The next European emission standard – Euro 4 – comes into force on October 1 2006, for all newly registered commercial vehicles with a permitted GVW of 6 tons and above. It will be followed just three years later by the Euro 5 emission standard, effective October 1, 2009.

The short space of time between implementing the two standards means that it is necessary to start thinking about Euro 5 whilst Euro 4 technology developments are still on-going. In the case of urban buses, (average period of ownership 12 years) manufacturers should not expect their customers, most of whom carry out maintenance and repairs in their own workshops, to change systems yet again when Euro 5 comes in. Such a change would have negative effects regarding the procurement of replacement parts and special tools, employee training and documentation.

There is also a voluntary “EEV” (Enhanced Environmentally-friendly Vehicle) standard for commercial vehicles which, in some cases, prescribes even lower emission levels than Euro 5 in some. One has to be aware that this “standard”, which is not a legal requirement, (nor ever will be) constitutes what could be characterised as a moving target in that it will be adapted in line with the Euro 6 limits when these are defined.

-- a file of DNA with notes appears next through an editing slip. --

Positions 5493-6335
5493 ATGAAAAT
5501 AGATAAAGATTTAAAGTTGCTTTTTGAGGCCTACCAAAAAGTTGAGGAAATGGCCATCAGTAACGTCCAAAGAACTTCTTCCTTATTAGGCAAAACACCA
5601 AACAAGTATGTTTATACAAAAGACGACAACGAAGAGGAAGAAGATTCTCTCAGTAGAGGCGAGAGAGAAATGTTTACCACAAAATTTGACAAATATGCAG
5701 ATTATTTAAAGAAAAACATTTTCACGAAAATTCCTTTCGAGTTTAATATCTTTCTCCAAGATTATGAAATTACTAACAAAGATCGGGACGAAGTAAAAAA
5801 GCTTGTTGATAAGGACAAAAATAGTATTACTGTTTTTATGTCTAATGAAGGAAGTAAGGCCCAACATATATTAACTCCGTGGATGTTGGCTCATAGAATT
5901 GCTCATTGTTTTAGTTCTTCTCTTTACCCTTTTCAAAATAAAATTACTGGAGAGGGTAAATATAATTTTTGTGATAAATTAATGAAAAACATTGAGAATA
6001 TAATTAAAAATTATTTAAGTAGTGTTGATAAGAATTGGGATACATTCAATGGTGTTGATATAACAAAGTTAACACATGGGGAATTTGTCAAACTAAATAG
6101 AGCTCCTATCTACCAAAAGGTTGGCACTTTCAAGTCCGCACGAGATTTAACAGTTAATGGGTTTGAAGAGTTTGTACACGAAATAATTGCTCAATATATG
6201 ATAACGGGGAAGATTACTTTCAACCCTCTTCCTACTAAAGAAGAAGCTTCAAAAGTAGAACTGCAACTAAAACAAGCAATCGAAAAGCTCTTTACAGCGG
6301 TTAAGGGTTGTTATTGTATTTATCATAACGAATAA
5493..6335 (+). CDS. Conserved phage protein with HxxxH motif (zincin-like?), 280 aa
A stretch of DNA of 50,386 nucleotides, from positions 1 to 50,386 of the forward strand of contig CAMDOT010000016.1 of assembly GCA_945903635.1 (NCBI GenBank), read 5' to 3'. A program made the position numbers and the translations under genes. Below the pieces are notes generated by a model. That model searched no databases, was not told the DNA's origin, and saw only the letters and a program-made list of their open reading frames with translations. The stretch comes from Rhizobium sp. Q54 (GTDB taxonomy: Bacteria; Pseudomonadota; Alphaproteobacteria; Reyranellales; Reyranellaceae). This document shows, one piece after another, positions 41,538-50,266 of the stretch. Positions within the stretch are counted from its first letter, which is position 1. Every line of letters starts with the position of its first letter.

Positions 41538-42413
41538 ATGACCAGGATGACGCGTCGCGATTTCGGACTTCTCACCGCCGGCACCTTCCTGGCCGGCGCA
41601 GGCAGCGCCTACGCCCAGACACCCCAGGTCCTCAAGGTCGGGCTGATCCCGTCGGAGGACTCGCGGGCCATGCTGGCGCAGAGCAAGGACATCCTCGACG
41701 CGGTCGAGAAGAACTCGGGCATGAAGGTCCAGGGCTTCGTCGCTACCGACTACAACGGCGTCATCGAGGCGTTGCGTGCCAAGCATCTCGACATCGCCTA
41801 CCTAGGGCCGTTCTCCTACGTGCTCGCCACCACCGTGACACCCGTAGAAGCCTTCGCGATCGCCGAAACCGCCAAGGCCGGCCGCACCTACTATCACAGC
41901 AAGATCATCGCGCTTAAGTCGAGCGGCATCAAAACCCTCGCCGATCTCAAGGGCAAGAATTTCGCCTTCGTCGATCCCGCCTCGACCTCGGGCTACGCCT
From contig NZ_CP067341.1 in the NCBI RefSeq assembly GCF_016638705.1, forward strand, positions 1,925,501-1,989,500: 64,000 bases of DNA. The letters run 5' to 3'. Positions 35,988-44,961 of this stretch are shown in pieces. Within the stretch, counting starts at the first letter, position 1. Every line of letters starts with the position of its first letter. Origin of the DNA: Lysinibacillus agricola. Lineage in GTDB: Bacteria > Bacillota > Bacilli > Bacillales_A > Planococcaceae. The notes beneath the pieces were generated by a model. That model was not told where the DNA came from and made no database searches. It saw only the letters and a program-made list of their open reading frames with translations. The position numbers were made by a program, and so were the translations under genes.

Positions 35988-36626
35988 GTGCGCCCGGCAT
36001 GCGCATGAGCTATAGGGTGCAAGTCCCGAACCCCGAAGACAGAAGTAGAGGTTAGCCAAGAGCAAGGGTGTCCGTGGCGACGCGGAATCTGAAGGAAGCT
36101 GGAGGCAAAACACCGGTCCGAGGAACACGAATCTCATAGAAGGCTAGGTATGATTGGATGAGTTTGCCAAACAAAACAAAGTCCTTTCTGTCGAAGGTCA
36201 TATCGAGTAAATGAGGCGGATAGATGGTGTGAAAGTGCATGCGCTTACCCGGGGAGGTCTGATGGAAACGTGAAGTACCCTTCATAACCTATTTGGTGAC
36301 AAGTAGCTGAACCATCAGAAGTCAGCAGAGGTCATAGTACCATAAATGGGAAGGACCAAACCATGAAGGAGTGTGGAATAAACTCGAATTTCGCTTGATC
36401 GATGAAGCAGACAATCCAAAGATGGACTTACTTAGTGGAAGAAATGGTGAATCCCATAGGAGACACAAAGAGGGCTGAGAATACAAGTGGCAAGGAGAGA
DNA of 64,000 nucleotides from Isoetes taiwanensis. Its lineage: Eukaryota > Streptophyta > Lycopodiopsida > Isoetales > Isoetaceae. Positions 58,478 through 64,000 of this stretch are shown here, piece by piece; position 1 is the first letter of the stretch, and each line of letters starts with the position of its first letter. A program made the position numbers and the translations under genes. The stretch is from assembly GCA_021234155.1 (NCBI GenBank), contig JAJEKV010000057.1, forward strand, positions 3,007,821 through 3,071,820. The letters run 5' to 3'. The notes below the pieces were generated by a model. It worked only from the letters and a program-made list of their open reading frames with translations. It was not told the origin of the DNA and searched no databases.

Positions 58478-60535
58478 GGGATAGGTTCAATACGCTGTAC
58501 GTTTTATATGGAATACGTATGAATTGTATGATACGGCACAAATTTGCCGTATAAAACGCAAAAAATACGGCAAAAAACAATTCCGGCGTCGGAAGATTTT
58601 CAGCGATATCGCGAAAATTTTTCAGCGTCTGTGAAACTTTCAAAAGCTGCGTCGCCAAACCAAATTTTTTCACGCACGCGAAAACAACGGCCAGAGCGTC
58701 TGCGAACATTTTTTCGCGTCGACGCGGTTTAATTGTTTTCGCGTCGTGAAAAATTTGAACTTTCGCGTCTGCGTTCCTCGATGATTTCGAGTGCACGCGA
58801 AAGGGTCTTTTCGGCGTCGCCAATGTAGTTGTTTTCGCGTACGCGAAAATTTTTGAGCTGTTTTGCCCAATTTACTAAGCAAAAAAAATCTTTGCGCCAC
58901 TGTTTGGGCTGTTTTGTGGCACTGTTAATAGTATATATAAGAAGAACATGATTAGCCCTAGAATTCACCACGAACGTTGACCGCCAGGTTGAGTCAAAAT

For commercial vehicle engine manufacturers, the situation is aggravated by the fact that there are two further emission standards – each with different introduction dates, limit values and test cycles – namely the EPA standard for the NAFTA countries and the JES standard for Japan. This means that engine manufacturers have three different standards to contend with.